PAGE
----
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Old 04-05-2015, 08:02 PM
 
Location: North Beach, MD on the Chesapeake
35,045 posts, read 44,678,696 times
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Quote:
Originally Posted by senecaman View Post
So are you saying mulch will or wont help? What are you using to get it under control?

Mulch will control it, but it can spread. You just need to be vigilant by continuing to remove it.

Mine was/is on the ground (where yours will be after you disconnect it from the trees). I just started to aggressively cut it back, pull it out where I could and have gone chemical on it (that usually takes 2 or 3 treatments to kill it and the dying is long and protracted) in some areas.

I have only Mrs. NBP to blame. She brought it in to grow on the fence and it got away from me.
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Old 04-05-2015, 08:06 PM
 
705 posts, read 820,400 times
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Quote:
Originally Posted by North Beach Person View Post
Mulch will control it, but it can spread. You just need to be vigilant by continuing to remove it.

Mine was/is on the ground (where yours will be after you disconnect it from the trees). I just started to aggressively cut it back, pull it out where I could and have gone chemical on it (that usually takes 2 or 3 treatments to kill it and the dying is long and protracted) in some areas.

I have only Mrs. NBP to blame. She brought it in to grow on the fence and it got away from me.
I have azaleas around this ivy . Will the poison kill them too? That's why I was thinking it would be best to avoid poison altogether.
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Old 04-05-2015, 08:09 PM
 
Location: North Beach, MD on the Chesapeake
35,045 posts, read 44,678,696 times
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Quote:
Originally Posted by senecaman View Post
I have azaleas around this ivy . Will the poison kill them too? That's why I was thinking it would be best to avoid poison altogether.
It might. Round Up, which I use, only kills what it contacts although there is some evidence of root transfer between plants.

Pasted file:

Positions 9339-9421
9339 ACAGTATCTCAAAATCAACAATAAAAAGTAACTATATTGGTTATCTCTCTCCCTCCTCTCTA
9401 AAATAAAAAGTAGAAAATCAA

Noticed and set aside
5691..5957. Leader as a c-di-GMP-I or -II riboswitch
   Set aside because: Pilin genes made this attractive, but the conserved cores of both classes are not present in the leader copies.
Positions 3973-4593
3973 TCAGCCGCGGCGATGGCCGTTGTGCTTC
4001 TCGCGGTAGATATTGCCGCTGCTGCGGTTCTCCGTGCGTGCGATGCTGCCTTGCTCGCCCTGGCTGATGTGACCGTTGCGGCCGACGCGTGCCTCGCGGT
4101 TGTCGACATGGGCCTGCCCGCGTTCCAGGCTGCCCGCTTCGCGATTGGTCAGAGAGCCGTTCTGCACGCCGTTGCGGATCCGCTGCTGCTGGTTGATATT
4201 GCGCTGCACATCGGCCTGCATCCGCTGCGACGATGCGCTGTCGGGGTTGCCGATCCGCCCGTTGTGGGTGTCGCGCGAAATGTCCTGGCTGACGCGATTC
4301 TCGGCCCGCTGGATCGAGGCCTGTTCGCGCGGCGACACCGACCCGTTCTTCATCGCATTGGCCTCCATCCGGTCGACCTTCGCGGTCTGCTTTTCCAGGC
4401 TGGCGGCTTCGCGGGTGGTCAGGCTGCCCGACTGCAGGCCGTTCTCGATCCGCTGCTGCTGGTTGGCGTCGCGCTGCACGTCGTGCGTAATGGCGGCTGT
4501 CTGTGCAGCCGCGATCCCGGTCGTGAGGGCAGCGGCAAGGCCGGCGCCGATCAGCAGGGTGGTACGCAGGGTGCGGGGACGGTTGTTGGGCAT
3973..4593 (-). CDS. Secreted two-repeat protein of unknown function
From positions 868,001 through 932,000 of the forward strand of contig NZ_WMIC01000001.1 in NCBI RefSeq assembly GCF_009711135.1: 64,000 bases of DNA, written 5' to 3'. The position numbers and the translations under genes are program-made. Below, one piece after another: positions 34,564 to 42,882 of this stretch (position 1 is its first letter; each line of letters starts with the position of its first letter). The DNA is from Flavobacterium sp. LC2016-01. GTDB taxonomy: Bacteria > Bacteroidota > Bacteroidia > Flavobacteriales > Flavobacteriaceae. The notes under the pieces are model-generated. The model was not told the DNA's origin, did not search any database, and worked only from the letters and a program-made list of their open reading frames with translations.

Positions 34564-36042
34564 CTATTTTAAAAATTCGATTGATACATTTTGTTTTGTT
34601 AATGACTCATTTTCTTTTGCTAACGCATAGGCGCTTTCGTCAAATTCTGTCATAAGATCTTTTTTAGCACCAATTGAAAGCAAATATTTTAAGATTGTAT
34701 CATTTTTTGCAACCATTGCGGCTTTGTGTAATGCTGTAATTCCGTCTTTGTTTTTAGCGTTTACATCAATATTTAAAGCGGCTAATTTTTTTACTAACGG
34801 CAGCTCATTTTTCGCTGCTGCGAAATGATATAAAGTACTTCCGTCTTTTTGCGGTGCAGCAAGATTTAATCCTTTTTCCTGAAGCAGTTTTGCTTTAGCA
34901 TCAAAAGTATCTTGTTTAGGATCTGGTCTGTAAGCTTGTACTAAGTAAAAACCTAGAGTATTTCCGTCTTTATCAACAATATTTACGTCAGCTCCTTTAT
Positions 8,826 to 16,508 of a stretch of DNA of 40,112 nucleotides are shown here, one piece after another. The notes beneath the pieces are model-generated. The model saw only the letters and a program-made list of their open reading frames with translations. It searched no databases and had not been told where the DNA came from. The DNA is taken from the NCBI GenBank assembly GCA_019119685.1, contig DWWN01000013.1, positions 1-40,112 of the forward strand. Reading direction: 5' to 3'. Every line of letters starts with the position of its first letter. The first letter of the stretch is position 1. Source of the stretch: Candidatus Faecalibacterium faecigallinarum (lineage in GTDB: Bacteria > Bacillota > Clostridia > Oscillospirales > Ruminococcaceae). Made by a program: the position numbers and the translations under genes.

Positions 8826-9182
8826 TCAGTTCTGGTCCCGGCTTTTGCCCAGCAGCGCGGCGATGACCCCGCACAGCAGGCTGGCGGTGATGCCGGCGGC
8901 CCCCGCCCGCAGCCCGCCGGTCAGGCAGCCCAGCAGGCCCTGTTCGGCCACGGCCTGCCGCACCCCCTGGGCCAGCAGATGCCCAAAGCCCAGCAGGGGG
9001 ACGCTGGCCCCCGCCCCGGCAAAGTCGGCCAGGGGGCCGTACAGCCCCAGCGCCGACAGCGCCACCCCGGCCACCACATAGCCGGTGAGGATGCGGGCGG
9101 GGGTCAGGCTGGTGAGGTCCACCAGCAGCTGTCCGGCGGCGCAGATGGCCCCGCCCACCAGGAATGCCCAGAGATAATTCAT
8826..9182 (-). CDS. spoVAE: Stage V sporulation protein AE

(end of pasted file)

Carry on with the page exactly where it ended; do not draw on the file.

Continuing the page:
In your case I'd tell you to start pulling it out from around the azaleas. It will fight you and you may have to do it more than once and it can be drudge work.
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Old 04-05-2015, 09:10 PM
 
Location: Aiken, South Carolina, US of A
1,777 posts, read 4,078,956 times
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senecaman,
You don't have to use poison at all.
Just good old elbow grease, the saw pictured on this thread,
and persistence. Just cut it, and then cut it again.
Don't forget about it, keep up with it.
Eventually, it will burn itself out, stop growing, after being
constantly cut back. You want to "burn" it out. Keep cutting it.
It will grow back, and you will cut it again.
I wouldn't use poison on it, for the trees sake, and your bushes sake.
One mistake, and you could kill everything.
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Old 04-05-2015, 09:24 PM
 
705 posts, read 820,400 times
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Quote:
Originally Posted by Butterfly4u View Post
senecaman,
You don't have to use poison at all.
Just good old elbow grease, the saw pictured on this thread,
and persistence. Just cut it, and then cut it again.
Don't forget about it, keep up with it.
Eventually, it will burn itself out, stop growing, after being
constantly cut back. You want to "burn" it out. Keep cutting it.
It will grow back, and you will cut it again.
I wouldn't use poison on it, for the trees sake, and your bushes sake.
One mistake, and you could kill everything.